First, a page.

Weighted average changes in vote share from 2009 to 2014
 European Parliament elections by student population
            Conservative Labour Lib Dem        Green      UKIP       (N)
 >15% students -3.5       +12.9   -8.3          -0.9      +9.7       (22)
59. The patterns in the table above for the Conservatives,
Liberal Democrats and UKIP have been confirmed by
statistical regression analysis with controls for other factors
influencing the pattern of change across councils. However,
once other factors are accounted for (especially prior
strength), then Labour do not appear to have risen any more
in student areas, but the Green Party hold up much better in
student areas than elsewhere. These findings fit rather better
with the survey results than the average change figures in the
table above.
60. Both the individual survey data and local authority
results suggest that students have largely resisted the rise
of UKIP while shifting their support primarily from the
Liberal Democrats to the Greens at the 2014 European
Parliament elections. However, student voting intentions
suggest that Labour, rather than the Greens, are more
likely to benefit if students continue to want to punish the
Liberal Democrats at next year’s general election.

32                                          Do students swing elections?
Implications for the 2015 general election
61. If the broad pattern of changes in general election voting
intention since 2010 are maintained at the 2015 election, as
there is good reason to expect them to be, then there is likely
to be a somewhat better Labour and worse Liberal Democrat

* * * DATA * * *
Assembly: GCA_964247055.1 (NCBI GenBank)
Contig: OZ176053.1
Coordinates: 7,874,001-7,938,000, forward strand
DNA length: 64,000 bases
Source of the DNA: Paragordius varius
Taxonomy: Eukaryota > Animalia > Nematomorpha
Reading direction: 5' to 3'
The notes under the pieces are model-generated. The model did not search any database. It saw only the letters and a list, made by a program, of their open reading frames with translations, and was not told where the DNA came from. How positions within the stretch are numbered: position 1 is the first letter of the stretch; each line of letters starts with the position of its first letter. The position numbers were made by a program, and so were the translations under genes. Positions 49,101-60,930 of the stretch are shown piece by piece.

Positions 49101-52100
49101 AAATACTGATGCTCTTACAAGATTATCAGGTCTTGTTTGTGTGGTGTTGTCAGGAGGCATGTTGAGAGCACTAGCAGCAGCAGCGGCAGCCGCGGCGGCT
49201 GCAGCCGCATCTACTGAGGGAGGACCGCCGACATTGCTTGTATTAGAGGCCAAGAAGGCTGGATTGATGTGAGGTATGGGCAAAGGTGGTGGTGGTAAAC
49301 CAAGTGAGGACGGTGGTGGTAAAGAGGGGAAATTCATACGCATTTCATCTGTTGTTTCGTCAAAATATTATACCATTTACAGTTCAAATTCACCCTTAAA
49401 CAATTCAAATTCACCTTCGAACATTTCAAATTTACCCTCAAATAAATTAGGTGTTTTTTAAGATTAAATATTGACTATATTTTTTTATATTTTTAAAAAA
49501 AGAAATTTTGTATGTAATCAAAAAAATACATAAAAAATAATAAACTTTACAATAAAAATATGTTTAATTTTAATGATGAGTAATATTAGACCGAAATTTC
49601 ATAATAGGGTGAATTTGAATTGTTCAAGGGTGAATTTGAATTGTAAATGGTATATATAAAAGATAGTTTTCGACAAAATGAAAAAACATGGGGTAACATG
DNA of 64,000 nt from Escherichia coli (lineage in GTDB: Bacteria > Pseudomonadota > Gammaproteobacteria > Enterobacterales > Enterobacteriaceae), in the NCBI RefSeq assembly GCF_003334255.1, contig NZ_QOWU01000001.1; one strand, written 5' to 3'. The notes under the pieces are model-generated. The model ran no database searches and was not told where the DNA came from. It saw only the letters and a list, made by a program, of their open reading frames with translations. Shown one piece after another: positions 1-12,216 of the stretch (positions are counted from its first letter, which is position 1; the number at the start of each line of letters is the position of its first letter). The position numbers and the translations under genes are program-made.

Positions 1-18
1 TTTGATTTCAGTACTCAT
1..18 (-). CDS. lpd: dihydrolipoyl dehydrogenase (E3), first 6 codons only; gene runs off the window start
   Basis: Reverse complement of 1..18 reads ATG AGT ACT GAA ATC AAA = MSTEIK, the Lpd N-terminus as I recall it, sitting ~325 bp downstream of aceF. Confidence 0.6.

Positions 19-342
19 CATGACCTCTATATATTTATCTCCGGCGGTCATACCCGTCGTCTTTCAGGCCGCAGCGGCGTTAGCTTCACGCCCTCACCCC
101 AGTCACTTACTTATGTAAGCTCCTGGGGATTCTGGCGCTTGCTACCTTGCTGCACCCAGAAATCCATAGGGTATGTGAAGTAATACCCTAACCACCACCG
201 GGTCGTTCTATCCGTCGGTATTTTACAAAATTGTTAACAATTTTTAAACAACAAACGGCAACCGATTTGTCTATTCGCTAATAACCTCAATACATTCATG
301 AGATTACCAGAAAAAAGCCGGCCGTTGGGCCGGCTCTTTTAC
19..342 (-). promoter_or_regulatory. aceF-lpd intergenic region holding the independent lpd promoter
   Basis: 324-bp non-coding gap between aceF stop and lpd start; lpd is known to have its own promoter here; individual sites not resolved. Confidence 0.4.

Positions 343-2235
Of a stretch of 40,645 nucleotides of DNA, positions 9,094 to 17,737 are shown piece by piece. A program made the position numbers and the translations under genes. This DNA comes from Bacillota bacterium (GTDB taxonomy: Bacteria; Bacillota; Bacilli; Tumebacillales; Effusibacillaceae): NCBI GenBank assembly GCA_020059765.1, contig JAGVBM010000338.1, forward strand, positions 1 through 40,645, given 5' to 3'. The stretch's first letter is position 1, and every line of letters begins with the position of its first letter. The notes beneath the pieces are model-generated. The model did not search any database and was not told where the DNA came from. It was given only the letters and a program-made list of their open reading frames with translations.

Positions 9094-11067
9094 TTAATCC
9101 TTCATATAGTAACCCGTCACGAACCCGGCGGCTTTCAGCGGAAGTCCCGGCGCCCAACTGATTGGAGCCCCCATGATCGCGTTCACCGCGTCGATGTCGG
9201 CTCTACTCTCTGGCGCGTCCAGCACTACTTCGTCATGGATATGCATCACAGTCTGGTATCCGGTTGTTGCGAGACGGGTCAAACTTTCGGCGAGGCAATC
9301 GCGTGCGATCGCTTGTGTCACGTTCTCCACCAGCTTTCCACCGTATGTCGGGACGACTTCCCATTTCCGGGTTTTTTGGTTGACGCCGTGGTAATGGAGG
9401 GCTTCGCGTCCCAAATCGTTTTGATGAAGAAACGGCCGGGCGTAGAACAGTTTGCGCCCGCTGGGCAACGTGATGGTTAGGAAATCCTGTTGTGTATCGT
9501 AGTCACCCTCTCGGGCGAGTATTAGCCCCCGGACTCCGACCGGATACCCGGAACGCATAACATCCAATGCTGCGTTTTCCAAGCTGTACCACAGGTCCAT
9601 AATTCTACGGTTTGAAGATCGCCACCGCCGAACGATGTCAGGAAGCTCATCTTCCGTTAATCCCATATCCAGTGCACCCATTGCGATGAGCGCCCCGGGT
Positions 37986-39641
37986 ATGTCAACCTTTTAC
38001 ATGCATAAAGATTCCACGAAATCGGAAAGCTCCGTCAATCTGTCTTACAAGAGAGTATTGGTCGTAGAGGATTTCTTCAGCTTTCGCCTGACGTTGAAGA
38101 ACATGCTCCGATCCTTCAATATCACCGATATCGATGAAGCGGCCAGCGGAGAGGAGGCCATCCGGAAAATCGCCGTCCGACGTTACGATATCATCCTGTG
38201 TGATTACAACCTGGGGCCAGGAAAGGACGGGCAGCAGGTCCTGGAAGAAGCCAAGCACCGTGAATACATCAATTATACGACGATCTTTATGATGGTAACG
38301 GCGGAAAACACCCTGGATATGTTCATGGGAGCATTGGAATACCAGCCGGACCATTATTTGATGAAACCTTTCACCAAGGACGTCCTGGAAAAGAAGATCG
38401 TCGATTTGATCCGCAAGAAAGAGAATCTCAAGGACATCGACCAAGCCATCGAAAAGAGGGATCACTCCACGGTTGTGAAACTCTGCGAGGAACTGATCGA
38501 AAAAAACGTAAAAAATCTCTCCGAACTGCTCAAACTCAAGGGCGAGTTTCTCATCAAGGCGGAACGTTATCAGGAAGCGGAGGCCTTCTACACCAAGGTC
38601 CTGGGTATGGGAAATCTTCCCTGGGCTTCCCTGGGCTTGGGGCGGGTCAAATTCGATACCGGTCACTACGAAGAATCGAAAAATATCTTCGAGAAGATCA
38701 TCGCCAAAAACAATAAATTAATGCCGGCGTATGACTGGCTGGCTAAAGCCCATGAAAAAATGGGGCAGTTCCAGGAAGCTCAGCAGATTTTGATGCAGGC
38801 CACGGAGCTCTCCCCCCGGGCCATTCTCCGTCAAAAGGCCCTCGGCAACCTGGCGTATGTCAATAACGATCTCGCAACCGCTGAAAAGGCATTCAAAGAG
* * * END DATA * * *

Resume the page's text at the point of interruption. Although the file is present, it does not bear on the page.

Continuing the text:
performance in constituencies with relatively large numbers
of students. The table starting overleaf shows English
constituencies with more than 13 per cent of the 16 to 74 year
old population in full-time secondary, tertiary or higher
education in the 2011 census. The constituencies are
organised by winning party and second party and then sorted
by the percentage point margin of victory in 2010. The focus
here is on England since that is the only country where the
full force of the additional tuition fees is being felt.
62. Opinion polls at the time of writing show voting intention
for the Conservatives has dropped by about 4 points since the
2010 election and by 13 points for the Liberal Democrats, while
it has risen by 6 points for Labour. If these changes were
replicated uniformly across the country, then none of the
Labour-Conservative, Labour-Liberal Democrat and Conserva-
tive-Liberal Democrat seats in the table would change hands.46
Most of the constituencies with large student populations are
in one of these groups. As the pattern of change in the student
vote since 2010 is broadly in the same direction as that for the
rest of the population, only stronger, the ability of students to
influence seat outcomes at the next election is limited by their
tendency to reside in constituencies that are likely to be safe
for the incumbent party, particularly Labour-held seats.                                                33